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I was wondering about using or not templates, in other thread I found out that templates must be implement in the header file because of some reasons. Thats ok, my question is if the source will be need if other programm use it? from the logic of the other thread's answer, it seems that even other programm would need the full implementation so the compiler can say if a line can or not use the templated function.

if yes, I guess templates are not a good thing for the developer who wants others to use his library? if no, then we are good and templates will be used.

or if at least there is anyway to save my hard, hours spent, code from others?

(I will use stl vectors and such, but I am asking for my own code... Templates seem to be nice, save you a lot of hardcoded lines or macro abusing, but if others can read your source than it makes almost no sense[lot of sense to open projects xD])

Thanks, Joe

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You might want to give more details. Boost and STL have no problem being templated. Templates are a good thing because the code is available and you can learn from it (changing other people's libraries might not be that good an idea). Unless perhaps you have something to hide. You also later mention something about base classes which sounds strange. Templates don't care if the types are related. May-be normal runtime polymorphism would be suitable? –  UncleBens Oct 7 '09 at 22:57
    
I need a object factory, so templates are good for that... but all other stuff are polymorphism related. I used to be C(CircleMUD anyone?) programmer and jumped to C# because of the company I used to work, now I am into C++ and its a little confusing at the start because all the C# I was used to see everyday... –  Jonathan Oct 7 '09 at 23:04
    
I think you need object factories for certain hierarchies (not for anything as templates normally go). For one thing, I think factories can be polymorphic too. But it should be also possible to instantiate needed templates and separate implementation from declaration. –  UncleBens Oct 7 '09 at 23:52

3 Answers 3

up vote 4 down vote accepted

If you want users of your library to be able to use your templates, their source code needs to be available to those users.

However you can sometimes design your template classes so that most of the logic happens in non-template classes which don't have the full source code in the headers.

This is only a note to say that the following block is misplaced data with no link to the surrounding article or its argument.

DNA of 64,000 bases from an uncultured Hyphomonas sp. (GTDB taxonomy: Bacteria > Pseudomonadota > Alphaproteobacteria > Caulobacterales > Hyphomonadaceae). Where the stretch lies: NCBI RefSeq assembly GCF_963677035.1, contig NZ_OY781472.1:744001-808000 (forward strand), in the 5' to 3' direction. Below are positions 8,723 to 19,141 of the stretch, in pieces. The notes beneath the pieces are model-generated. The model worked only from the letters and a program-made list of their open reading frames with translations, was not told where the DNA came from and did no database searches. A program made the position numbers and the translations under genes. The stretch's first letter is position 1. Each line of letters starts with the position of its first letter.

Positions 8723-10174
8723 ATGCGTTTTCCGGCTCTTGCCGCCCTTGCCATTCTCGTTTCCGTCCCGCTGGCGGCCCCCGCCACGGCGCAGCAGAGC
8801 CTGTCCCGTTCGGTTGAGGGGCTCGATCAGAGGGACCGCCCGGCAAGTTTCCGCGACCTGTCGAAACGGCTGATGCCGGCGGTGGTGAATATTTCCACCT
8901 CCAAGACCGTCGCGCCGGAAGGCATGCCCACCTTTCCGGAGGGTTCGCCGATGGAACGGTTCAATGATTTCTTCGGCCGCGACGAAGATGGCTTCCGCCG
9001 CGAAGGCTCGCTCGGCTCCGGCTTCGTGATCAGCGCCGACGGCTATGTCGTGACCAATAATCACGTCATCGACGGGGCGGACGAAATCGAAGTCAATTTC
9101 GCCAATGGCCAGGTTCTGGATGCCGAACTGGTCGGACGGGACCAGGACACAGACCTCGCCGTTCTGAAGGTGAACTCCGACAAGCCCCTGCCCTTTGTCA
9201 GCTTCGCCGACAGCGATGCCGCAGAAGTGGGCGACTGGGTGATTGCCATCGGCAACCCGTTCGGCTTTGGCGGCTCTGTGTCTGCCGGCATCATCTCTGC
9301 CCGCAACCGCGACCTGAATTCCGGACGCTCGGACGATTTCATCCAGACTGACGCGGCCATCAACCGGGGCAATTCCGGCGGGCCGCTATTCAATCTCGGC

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Yeah, you are right, at least for this initial design it seems that I can make most of functions private and just call them from within the template function, I guess I will programm more and see the need for deeper templates –  Jonathan Oct 8 '09 at 0:23

It depends on whether your templates are part of your libraries interface or whether they are just part of the implementation.

If they are part of the interface (i.e. perhaps a entry point returns an object of a specific template type), then yes, you need to expose your template definitions to the outside world.

But if the templates are solely part of your implementation, then once you build your library, there is no need to share the template definitions with consumers of your library.

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Hmm, I would like to use it basically on implementation. so I guess this is a good design, I use the easyness of templates but don't share my project without permission. But I guess that everytime I will hand over an include file for other software, I will have to copy and edit the headerfile to not show the source right? or there is other way around this? –  Jonathan Oct 7 '09 at 22:19
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If your templates are not part of the interface, you should not even have to provide that header to users. If you do need to provide your template headers, then you need to refactor your header files so that the interface header files do not need the implementation header files (and if that is not possible, then the the templates are not really implementation but are part of the interface). –  R Samuel Klatchko Oct 7 '09 at 22:28

You could write the templates as wrappers around non-template (often non-typesafe) code.

Advantages are...

  1. The source for the non-template implementation code needn't be distributed.
  2. It's a good way to reduce template bloat.

The obvious disadvantages are that you have an extra layer of abstraction and overhead, and non-typesafe implementation code obviously requires some care. I tend to have an abstract 'tool' class defined in the non-template code, specialised in the template wrapper. I call it a tool because methods don't primarily act on the tools state, but on objects passed in as void* parameters. The tool class encapsulates as most type-unsafety issues in a few methods. The template also provides the typesafe wrapper that users actually use, which interfaces to the unsafe code, providing the tool instance and doing typecasts etc.

For example, if I'm implementing a tree data structure, most tree algorithms will be type-unsafe and will see nodes and data items as void* pointers (or perhaps node* and data* pointers with node and data being declared but undefined structs). I'll have an abstract tree-tool-base with pure methods for node creation, disposal and other basic operations, and the wrapper template will basically specialise the tree tool, supplying method implementations that know the precise types of the nodes and data items, and holding an instance of the tool as a class member. To the user, the wrapper is just a typesafe container, same as any other.

BTW - when implementing the template wrapper, watch out for dependent name issues.

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